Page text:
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Posted January 26, 2016 by htrostle

For the past several months, we have covered the plight of North Carolina and Tennessee. These states have passed laws that prohibit local governments from expanding beyond their municipal electric utility service area to bring better connectivity to neighboring communities. Even though nearby towns ask places like Chattanooga or Tullahoma to provide services, they are prevented from doing so.

Today we bring to you this news story from Anderson County, Tennessee. Local officials are encouraging residents to tell the state about their horrible connectivity. With a bill in the state legislature to remove the restriction and the state embroiled in a court case to challenge the FCC's decision to roll back the state barrier, local governments are using the survey to connect people with lawmakers.

In Anderson County, some local government agencies have hardcopies of the state’s survey for those without Internet access. Any Tennessee resident with Internet access can take the survey online here

"It's the slow circle of death that you see wheeling around there, and it's waiting and waiting and waiting," -- Steve Heatherly, Anderson County Chamber of Commerce Chairman

Posted January 22, 2016 by ternste

In July, the Columbus Telephone Company (CTC), a cooperative in rural Cherokee County, Kansas, announced plans to expand its fiber-to-the-home network to the nearby city of Pittsburg. 

When CTC built the fiber network in 2004, it was the first 100% fiber-optic network in the state. This expansion marks the first time the coop has expanded outside Cherokee County, located in the southeast corner of the Sunflower State. 

New Branding for New Expansion

Last year, CTC announced the creation of Optic Communications, a new brand the company started to expand beyond their original footprint. The news of the expansion to Pittsburg comes after the network’s first expansion project last year. They built a fiber-optic ring that now links together Cherokee County’s three major cities: Columbus, Galena, and Baxter Springs. The coop has also acquired Parcom, LLC, the leading Verizon retailer in the region.

Subscription Details

Residential rates for stand alone Internet access from Optic Communications are $40 for 10 Megabits per second (Mbps), $50 for 20 Mbps, $65 for 50 Mbps, and $90 for 100 Mbps. All speeds are the same for both upload and download. Gigabit service is also available but rates determined on a case-by-case basis. Optic also offers customized bundles including subscription options for any combination of Internet access, phone, and cable TV service.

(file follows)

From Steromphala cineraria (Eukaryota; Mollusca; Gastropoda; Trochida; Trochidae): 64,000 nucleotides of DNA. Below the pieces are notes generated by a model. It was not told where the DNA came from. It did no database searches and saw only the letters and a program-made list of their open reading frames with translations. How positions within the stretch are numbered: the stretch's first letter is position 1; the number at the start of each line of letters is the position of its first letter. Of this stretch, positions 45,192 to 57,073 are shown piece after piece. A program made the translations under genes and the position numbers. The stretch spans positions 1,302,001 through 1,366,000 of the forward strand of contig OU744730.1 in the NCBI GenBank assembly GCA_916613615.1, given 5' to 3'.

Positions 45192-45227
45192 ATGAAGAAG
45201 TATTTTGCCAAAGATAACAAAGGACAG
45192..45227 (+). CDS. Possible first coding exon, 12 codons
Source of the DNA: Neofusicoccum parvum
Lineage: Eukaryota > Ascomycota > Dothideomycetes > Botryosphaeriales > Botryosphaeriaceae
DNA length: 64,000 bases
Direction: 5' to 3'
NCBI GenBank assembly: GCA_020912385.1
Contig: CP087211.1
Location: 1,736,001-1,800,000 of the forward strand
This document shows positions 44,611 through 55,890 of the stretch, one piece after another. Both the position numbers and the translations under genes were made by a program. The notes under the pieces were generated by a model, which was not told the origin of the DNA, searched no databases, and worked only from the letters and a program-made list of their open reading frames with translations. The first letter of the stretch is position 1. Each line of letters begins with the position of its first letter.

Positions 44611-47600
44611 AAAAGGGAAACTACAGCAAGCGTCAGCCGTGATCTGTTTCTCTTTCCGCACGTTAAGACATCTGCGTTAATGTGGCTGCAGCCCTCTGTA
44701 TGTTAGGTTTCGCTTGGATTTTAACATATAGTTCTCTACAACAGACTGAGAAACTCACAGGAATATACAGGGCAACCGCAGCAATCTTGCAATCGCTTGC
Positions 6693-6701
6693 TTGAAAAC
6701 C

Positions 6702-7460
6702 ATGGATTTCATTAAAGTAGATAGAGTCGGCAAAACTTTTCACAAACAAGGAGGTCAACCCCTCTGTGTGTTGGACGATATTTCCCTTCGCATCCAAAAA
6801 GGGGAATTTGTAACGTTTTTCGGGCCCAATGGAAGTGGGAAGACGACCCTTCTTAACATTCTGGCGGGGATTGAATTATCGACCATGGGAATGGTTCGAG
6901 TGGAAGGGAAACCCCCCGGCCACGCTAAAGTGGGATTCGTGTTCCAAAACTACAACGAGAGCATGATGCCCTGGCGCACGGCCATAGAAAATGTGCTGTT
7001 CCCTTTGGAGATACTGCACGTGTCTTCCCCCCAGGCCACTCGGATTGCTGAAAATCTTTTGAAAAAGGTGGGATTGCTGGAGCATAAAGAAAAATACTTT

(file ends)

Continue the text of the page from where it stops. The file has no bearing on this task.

Rates for the different bundled packages vary based on the number of cable TV channels the customer wants, access to DVR and HD capability, and which tier of phone service. The network also offers designated Internet access and phone rates for business customers.

A Long History of Innovation

The people in this rural community have a long legacy of telecommunications innovation. In 1905, a group of Columbus-based farmers started the CTC coop to bring telephone service to their rural homes. Throughout the 20th century, CTC provided phone service to people living within the 2.4 square mile serving area within the City of Columbus.

Now, over 100 years later, CTC...

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Posted January 16, 2016 by lgonzalez

In April 2015, Wisconsin's Brett Schuppner from the Reedsburg Utility Commission (RUC) had a conversation with Chris about the utility's plan to expand the municipal fiber network. Funding is one of the biggest challenges but in December, the RUC learned that it a state grant will help move those plans forward.

WisNews recently reported that the RUC applied for $110,000 to bring the triple-play fiber network to Buckhorn Lake in Sauk County. The Wisconsin Public Service Commission announced on December 11th that the RUC will instead receive $69,300 which will allow the network to extend to an additional 105 homes and 40 properties. From the article:

Schuppner said an informal survey of members of the Buckhorn Property Owners’ Association suggests the utility commission will likely recover its out-of-pocket costs for the project not covered by the grant of about $40,000 from new users in the first year.

RUC began serving the community in 2003, expanding in 2011, and offering gigabit service in 2014. The community is located about 55 miles northwest of Madison and home to approximately 10,000 people.

Ten other entities across the state also received grants. RUC anticipates construction to begin on this expansion early this year.